How a bluegrass singer overcame all kinds of obstacles to become a top Grammy nominee
When it comes to awards shows, Molly Tuttle knows the line about how it’s an honor just to be nominated. What she found out only recently, though, is that the way you’re nominated can be its own reward.
Tuttle, a 30-year-old singer and guitarist widely respected in the world of bluegrass music, is up for two prizes at Sunday’s 65th Grammy Awards: best bluegrass album for her third studio LP, “Crooked Tree,” and best new artist. The first nod she’d long regarded as a goal — “something I’d have to work really hard for,” as she puts it, “but attainable because I’ve had friends who’ve been nominated.”
Best new artist, on the other hand, “was not something I’d even thought was a possibility,” let alone that she’d get the news from one of pop’s biggest young stars.
“That was surreal,” Tuttle says of hearing Olivia Rodrigo, winner of best new artist at the 2022 Grammys, say her name as Rodrigo took part in the Recording Academy’s nominations announcement last fall. With a smile, Tuttle — who has alopecia areata, an incurable autoimmune disease that causes hair loss — adds that she was turned on to Rodrigo by an 11-year-old friend she met through her work with an alopecia foundation.
“So in their eyes this was like — whoa, major cred moment for me.”
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Tuttle’s surprise at her best new artist nod was well founded. For the last decade the category has been dominated by highly visible acts with inescapable radio hits: Rodrigo, Megan Thee Stallion, Billie Eilish, Dua Lipa, Meghan Trainor, Sam Smith. Occasionally a musician along Tuttle’s lines — that is, a skilled performer from a relatively specialized field — has made it into the competition, as the folk-jazz singer and composer Arooj Aftab did last year. But you have to go back to 2011, when Esperanza Spalding famously upset both Drake and Justin Bieber, to find the last time such an artist took home the the award.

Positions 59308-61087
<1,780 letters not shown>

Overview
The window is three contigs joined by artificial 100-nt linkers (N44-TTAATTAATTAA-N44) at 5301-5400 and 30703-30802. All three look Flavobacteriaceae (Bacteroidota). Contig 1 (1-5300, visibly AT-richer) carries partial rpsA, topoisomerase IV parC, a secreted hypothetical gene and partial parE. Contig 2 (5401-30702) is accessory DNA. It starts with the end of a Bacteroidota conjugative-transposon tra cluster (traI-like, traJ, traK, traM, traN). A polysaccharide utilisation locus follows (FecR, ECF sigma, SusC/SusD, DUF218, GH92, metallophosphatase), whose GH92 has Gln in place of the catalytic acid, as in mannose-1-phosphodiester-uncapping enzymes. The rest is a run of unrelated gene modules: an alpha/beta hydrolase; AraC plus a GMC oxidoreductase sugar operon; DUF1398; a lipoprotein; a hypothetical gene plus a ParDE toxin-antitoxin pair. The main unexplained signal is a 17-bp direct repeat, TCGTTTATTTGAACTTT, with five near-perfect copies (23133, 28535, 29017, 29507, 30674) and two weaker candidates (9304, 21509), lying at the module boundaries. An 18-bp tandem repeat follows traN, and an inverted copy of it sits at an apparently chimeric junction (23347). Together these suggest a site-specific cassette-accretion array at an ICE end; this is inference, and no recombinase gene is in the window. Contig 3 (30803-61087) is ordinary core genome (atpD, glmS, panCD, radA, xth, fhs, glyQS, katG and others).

Could Tuttle be the next? Minus a clear breakout act, this year’s best new artist category — in which the other nine nominees include the R&B singer Muni Long, the rapper Latto, the Brazilian singer Anitta and the rock bands Måneskin (from Italy) and Wet Leg (from the UK’s Isle of Wight) — feels unusually up for grabs; among the longshots are two more gifted specialists: the jazz vocalist Samara Joy and the French-American jazz duo Domi & JD Beck. Given that spread, Grammy experts say it’s possible that Recording Academy members will cast their ballots according to their genre loyalties, in which case Tuttle has no natural competition for the votes of the academy’s sizable Nashville contingent.
“And the Nashville people actually bother to vote,” says one insider, invoking an oft-repeated claim that the academy has trouble persuading members to take part in a voting process that the group’s chief executive, Harvey Mason Jr., has admitted is more tedious than he’d like it to be.
As for Tuttle’s getting on the Grammy ballot in the first place, she made a splash in the awards ecosystem by becoming the first woman to win the International Bluegrass Music Assn.’s prize for guitar player of the year — won it two years in a row, in fact, in 2017 and 2018. “That was huge,” says Jerry Douglas, the veteran dobro player who produced “Crooked Tree” and has played for years with Alison Krauss. “The old women-can’t-play thing, that’s gone.”
Tuttle is signed to Nonesuch Records, the prestigious label home to Grammy faves such as Emmylou Harris (who has 47 career nominations) and the Black Keys (who have 13); she appeared not long ago on “CBS Saturday Morning,” a reliable path to exposure among older Grammy voters. And she’s put in time meeting folks in Nashville, where she moved in 2015 after growing up in Palo Alto.
“People like to vote for people they know,” says Tuttle’s well-connected manager, Ken Levitan — a truism born out over the last few years by Brandi Carlile, who’s openly acknowledged the value of playing the right galas and shaking the right hands. (Both Tuttle and Carlile are set to perform at Friday night’s MusiCares Persons of the Year tribute to Smokey Robinson and Motown founder Berry Gordy.)